Most of the filming took place throughout the New England region of the United States, mostly in Keene, New Hampshire, which represented the fictional town of Brantford, New Hampshire. The Old Woolen Mill in North Berwick, Maine, served as the set for the Parrish Shoe Factory. It was actually the first time anyone used the building since the mill closed in 1955, and it’s since been renovated and is currently used as a senior housing site. It also happens to be the first property to be awarded a tax credit under the Maine State Historic Rehabilitation Tax Credit Act of 2008. Some additional filming took place in Vancouver, Canada, featuring a mock-up of the Parrish house. The house never actually existed as far as my research can tell, but the house standing there now is among the most expensive properties in Vancouver. That’s saying a lot considering their massive house pricing bubble.
The special effect blend traditional techniques, including animatronics and puppetry, with some brand new digital effects handled by Industrial Light & Magic. IL&M developed two new software programs for the film. One is called iSculpt, which helped them create realistic facial expressions on the CGI animals in the film. The other creates realistic digital hair for the monkeys and the lion. It’s worth noting that the film is dedicated to Stephen L. Price, the visual effects supervisor who died before the film’s release.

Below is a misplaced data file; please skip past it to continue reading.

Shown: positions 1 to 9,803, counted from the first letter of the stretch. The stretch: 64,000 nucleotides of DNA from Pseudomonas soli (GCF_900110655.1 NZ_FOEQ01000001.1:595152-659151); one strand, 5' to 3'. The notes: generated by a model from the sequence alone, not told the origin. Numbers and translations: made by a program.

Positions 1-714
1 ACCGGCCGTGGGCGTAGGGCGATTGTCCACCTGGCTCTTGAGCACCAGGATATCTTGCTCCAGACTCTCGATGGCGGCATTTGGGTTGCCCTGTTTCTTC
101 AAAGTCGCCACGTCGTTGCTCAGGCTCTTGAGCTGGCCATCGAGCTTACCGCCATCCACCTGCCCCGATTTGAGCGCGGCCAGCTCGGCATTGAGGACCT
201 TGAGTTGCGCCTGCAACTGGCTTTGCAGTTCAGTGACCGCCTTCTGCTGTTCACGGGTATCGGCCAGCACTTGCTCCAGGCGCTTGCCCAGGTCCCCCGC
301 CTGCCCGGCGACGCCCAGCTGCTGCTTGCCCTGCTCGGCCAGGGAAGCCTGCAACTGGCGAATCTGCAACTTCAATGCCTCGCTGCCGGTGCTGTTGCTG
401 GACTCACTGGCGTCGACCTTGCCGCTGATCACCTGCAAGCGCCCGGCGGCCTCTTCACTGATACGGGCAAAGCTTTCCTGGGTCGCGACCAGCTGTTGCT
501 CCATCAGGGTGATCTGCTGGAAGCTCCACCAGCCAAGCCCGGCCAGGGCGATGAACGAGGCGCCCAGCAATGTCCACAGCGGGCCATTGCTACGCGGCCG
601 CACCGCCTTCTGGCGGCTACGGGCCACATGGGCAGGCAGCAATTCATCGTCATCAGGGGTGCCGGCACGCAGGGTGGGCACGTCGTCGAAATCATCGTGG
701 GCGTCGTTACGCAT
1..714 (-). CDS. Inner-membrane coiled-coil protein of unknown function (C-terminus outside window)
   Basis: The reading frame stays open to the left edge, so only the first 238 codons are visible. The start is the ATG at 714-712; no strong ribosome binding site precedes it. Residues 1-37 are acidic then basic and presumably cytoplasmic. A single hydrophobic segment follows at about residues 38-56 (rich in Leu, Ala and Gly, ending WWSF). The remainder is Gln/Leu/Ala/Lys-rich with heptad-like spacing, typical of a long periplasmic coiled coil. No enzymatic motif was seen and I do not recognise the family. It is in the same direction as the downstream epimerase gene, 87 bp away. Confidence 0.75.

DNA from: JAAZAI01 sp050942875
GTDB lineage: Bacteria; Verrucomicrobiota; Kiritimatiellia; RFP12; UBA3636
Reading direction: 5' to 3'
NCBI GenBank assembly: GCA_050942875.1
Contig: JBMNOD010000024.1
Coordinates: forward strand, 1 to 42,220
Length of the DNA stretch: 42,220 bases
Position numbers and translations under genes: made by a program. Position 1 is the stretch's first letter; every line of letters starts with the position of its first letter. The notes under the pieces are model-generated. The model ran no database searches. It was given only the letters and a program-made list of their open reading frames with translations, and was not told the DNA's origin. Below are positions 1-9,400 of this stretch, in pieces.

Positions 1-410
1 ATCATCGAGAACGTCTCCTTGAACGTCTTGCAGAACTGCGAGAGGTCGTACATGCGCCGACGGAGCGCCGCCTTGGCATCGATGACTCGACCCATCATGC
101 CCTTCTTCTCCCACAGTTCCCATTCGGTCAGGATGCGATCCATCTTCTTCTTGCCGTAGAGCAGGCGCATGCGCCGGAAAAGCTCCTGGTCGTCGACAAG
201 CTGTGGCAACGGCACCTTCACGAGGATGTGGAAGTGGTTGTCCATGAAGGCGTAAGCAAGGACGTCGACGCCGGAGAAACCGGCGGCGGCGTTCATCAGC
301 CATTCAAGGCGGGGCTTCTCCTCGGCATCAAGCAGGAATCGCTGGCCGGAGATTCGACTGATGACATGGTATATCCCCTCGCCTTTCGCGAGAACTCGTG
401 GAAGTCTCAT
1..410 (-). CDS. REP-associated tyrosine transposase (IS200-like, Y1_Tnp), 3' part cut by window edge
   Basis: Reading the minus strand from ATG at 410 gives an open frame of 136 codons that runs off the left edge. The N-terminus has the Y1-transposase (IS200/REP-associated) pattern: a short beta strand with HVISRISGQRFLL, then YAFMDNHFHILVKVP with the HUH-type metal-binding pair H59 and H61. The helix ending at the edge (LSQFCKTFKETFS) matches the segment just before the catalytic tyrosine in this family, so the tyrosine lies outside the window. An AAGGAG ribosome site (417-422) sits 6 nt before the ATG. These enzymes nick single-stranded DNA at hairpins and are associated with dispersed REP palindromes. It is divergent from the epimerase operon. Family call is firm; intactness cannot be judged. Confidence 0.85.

Jumanji released in December of 1995, and ended up earning $262.8 million on a $65 million budget. It’s since done quite well on home video, with multiple DVD releases, including a special DVD bundle in the UK bundled with the Jumanji board game. To coincide with the Jumanji: Welcome to the Jungle in 2017, they released the 4K Blu-ray version, which happens to be the version I watched for this review.